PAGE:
The only reason I made it through was my family who were like my rocks, including my in-laws.
My husband was my biggest support. Even though we don’t know if the medical problem is with him or me, not once through this process did he make me feel like I was a failure. When people told us two rounds of IVF were ‘not enough’, he’d step in and ask what was enough, then?
The treatments took a toll on us because we’d stopped enjoying sex — it wasn’t fun consulting a calendar first. When you’re going through a treatment, you can’t have intercourse three days before it — fertility issues actually make you feel as unsexy as possible. You’re bloated all the time, you feel like you’re sweating, all sorts of things that don’t make you feel sexy. We love to travel and we couldn’t plan trips anymore.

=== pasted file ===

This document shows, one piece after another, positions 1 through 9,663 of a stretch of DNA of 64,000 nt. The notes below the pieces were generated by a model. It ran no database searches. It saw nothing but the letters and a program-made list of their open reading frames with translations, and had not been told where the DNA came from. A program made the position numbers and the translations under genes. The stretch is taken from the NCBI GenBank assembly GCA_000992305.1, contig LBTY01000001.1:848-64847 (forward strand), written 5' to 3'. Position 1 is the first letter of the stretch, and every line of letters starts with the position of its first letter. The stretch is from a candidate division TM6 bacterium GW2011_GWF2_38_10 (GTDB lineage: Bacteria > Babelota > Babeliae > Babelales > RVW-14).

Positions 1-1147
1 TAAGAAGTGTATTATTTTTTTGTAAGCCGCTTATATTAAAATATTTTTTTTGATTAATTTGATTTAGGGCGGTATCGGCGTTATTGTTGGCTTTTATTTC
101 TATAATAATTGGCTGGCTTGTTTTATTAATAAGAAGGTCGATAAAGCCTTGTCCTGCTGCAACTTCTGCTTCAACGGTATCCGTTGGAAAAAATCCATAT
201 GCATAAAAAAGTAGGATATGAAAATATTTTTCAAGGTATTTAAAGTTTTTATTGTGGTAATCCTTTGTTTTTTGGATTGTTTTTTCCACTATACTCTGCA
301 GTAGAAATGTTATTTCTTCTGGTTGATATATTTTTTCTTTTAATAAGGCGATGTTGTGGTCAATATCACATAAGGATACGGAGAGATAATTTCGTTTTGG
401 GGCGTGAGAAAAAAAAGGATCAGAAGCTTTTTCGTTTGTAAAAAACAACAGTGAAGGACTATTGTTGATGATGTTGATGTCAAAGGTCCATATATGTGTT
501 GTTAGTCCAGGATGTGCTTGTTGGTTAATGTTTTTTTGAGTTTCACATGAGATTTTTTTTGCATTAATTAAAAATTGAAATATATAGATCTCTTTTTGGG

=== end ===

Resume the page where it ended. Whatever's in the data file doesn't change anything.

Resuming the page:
Not to mention the financial strain that can mess you up. If you’re looking to do this multiple times, you’re going to spend lakhs of rupees. And personally, I haven’t heard of anyone who was successful with just one round of IVF.
“I don’t consider the fact that my husband and I couldn’t have kids as a taboo, we have an excellent life”
The support system that exists on this particular issue is quite abysmal, so I wanted to share my story. I knew a few women who went through 7-8 of these attempts, just to ensure that they got pregnant. Some had their in-laws suggest that their brother have a child and then hand it over to them.
I’d request anyone else trying, to talk about the process because the medical process and what you go through emotionally and physically are different things. The doctors will explain technical aspects to you, but they may not know what you’re really going through.
I don’t consider the fact that my husband and I couldn’t have kids as a taboo, we have an excellent life. But it’s something you have to live with.
We don’t know what we’re going to do next, but for now, I’ve decided not to have children. And for those who are sure they can’t bear children, don’t close your doors on adoption, if you feel strongly about it.
As told to Chandni Sehgal